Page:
Tag Archives: libraries

A Day in the Life. Just One.

Last time we did the Day in the Life I had a library, and I don’t anymore.  It’s amazing to me how much the loss of my library affected my attitude towards my job and this profession.  These days, i don’t think libraries are taken seriously.  We are used when we are needed, and when we are not needed, we are stuffed aside, hidden in a closet, shut out.  We don’t have the voice in our communities our users do, our users don’t listen when they don’t need us, and we don’t have the ear to gain the tools we need to preserve our spaces, our initiatives, our livelihoods.  I see the incredible change libraries face, and I cannot help but feel the serious loss of respect, of place, in learning that libraries are suffering.  Now, our librarians must struggle to reach out for the attention of our users.  Now, our spaces hold less books, less browsing, and more ‘other stuff.’  Change is inevitable, it will happen, but I feel that learning environments are quickly overlooking the value of the library and the knowledge managers who work so hard to steward the information contained therein.

Today I sat in a small office I share with an employee of Harvey Mudd College.  Last year, my library stood on this campus.  This year, my library is gone, and empty shell of a building still waiting for the developments and blueprints, furniture and initiatives.  HMC is very kind to me; they did not have to offer me a place to sit, but they did so as some understand the loss the library means to the users.  I feel it keenly, as well.  I answer less questions.  I teach less classes.  I see less people. Gone is the serendipity of discovery as a faculty or a student wanders through the library and encounters me and asks about a topic or trend.  Now, I am hidden away and harder to find.  Yes, I could work harder to re-create what I *had* in the library, and *create* a more obvious place to be, but I am tired.  I’ve tried for seven long years and lost what mattered most to me in my professional life anyway.  I don’t think I have much more I can give.

So now I am no longer the Sprague Science Librarian, but instead a numbered drone hiding away on the Research and Development team.  I have the ear of the innovators in the library, and that is nice, but it is not the same.  The flavor, the joy, is gone.  My days are empty exploration of people’s twitter streams and new tricks and tools via the feeds dumped into my email.  It’s so hollow, though, and void of depth and substance.  It’s just the shiny glitz, not the deep blue sea of yesteryear. Occasionally I visit my books, my precious bookies I once cared for, crammed away in the compact shelving on the first floor.  Their saving grace is that they share the floor with the cafe.  I’m glad for them, and I hope the young science learners come for the coffee and muffins, and run their fingers along the spines of the books, perhaps selecting one or two to take away with them.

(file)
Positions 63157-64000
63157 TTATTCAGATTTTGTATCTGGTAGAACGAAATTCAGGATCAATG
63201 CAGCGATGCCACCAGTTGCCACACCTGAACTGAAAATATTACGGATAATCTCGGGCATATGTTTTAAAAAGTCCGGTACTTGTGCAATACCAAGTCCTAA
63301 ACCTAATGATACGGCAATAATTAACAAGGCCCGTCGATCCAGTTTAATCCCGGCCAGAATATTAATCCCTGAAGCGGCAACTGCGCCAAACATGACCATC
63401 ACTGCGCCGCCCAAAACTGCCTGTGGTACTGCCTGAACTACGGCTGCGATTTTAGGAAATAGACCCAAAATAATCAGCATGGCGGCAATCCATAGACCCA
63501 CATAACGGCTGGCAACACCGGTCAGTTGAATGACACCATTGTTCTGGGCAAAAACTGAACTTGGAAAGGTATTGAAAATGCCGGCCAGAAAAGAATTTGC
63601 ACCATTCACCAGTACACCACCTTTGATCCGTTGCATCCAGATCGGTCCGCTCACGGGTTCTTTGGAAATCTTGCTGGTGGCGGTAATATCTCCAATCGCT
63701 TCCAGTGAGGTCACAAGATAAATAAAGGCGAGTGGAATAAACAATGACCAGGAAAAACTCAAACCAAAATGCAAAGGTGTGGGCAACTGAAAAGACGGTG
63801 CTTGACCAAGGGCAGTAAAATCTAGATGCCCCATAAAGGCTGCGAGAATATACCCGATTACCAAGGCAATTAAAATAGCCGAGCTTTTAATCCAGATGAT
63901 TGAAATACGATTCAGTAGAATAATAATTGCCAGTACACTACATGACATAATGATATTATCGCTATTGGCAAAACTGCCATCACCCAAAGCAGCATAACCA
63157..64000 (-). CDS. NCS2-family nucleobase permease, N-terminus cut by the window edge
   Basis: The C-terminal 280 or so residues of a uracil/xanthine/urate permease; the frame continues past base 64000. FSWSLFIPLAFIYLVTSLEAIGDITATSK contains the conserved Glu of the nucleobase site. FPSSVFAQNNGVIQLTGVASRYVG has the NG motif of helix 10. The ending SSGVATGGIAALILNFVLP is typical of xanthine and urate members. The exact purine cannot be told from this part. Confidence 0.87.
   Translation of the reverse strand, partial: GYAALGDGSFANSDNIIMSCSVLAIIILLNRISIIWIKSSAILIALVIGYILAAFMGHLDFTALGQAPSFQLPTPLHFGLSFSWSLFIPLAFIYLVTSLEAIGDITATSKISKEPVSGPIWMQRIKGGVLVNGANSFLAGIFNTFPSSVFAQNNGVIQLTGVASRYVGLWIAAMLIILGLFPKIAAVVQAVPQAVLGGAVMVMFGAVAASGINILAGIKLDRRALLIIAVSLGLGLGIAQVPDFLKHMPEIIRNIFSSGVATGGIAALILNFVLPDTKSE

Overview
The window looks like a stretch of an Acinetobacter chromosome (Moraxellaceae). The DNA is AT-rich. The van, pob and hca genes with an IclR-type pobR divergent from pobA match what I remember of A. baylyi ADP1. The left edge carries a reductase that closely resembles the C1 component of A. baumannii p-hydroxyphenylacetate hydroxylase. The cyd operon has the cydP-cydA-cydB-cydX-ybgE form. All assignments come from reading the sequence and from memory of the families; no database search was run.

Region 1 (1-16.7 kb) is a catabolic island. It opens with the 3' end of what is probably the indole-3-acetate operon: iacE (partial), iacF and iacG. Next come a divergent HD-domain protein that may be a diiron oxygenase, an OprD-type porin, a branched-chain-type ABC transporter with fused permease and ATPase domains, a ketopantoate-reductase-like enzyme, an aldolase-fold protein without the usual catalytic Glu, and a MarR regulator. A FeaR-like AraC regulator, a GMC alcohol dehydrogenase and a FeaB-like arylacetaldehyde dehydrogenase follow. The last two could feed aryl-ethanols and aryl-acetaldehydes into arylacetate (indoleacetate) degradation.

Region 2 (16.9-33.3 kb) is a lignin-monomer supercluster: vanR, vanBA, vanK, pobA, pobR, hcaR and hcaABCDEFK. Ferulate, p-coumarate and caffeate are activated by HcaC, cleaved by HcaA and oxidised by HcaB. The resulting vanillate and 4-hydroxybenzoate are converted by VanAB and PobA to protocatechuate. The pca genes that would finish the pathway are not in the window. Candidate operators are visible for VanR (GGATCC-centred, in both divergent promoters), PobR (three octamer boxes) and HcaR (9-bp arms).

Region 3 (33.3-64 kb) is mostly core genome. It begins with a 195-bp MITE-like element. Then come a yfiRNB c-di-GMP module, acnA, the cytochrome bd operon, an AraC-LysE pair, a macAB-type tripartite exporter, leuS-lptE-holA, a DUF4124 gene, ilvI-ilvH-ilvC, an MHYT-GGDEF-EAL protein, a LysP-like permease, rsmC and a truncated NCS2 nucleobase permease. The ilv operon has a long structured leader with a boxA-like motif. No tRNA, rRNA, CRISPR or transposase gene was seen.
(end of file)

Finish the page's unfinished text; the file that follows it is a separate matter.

So I think this will conclude my “Day in the Life” sharing; I’m losing interest, lost and listless, and I shall stand aside to let others shine.

Library Day In The Life – July 27, 2009

Well, life is not without its drama, to say the least.  This entire summer I’ve been quite consumed with closing my science library, then the other science library, and helping to consolidate significant amounts of our collections, from the closed libraries and other locations, into our offsite Records Center.  I’ve been working weekends at the Records Center, taking comparable days off during the week, thus, I missed yesterday’s post.

The Records Center

It’s been quite a challenge working here, I can tell you!  First off, we are consolidating and shelving from six different locations and therefore six different piles of boxes.  We first stage the boxes out from each location, and open them.  We have a hand made shelf list with spaces for surpise discoveries.  We then go through and number the titles in reverse alphabetical order (we are shelving from Z-A).  The students place the titles together on the carts, and we number them according to how they should come off the carts and onto the shelves.  Another team then shelves them after someone places them in numerical order.  Confused yet?  Heh.

See more pictures of the Records Center and the closure of the science libraries here.

I spent the AM at the records center, then headed over to the other science library (not mine) to make sure that closure was wrapping up, then headed to the main library.  I worked on an outline for a staff development class on Sakai (our content management system, kinda like Blackboard or WebCT) before heading to our weekly managers meeting.  During that meeting, we discussed the budget for the next fiscal year and other administrivia.  Then, off to teach the staff how to address Tier 1 Sakai questions.  We’re busy creating Service Level Agreements here, and one of our requirements for the Sakai SLA is that all service points across all campuses can handle basic questions.  The session went well, and I retired to my cubby to write this post, upload some more pictures of the records center and library, and finish up for the day.  I’m off tomorrow for Saturday, but there will be more come Thursday.  : )

A Day in the Life 1/28/09

Today is a very busy day for me.  I’ve got a killer To Do list that’s pages long, plus I’m teaching two classes and have two meetings.  I was supposed to go volunteer at my daughter’s school library (she is in 2nd grade) but I bailed on that today as I just have too much work to do.  I love to volunteer at her school, though, as it is a totally different kind of librarianship.  I read them fun stories, we talk about what we read, and then I get to mingle with 20 7 year olds helping them find books on ponies, fairies, Star Wars, skateboarding, puppies, and a bunch of juvie lit I have no idea about.  It’s chaotic, it’s a madhouse, it’s barely constrained pandemonium, but boy, it’s fun.

So first off, I get in and make sure that all of last night’s emails are addressed, requested books are ordered, and that everything is in order for the day.  Now, time to settle in and make sure I’m ready for the first of my two instruction sessions for the day.

The first instruction is for a bioengineering class, and it went really well.  It’s hard to tell if students are engaged or if they’re totally bored, but I know the professor enjoyed the class and thanked me for the reminder about Web of Science.  I did my intro ppt (full of LOL cats, which I still think is amusing), Web of Science, Engineering Village, PubMed, and Google Scholar.

When I’m done with that, I head down to Honnold (the main library) to meet with my boss.  We meet weekly to share ideas about current projects, share news, and to express where each of us might need help achieving our objectives.  It’s a good meeting – short – and I’m on the road back to Sprague.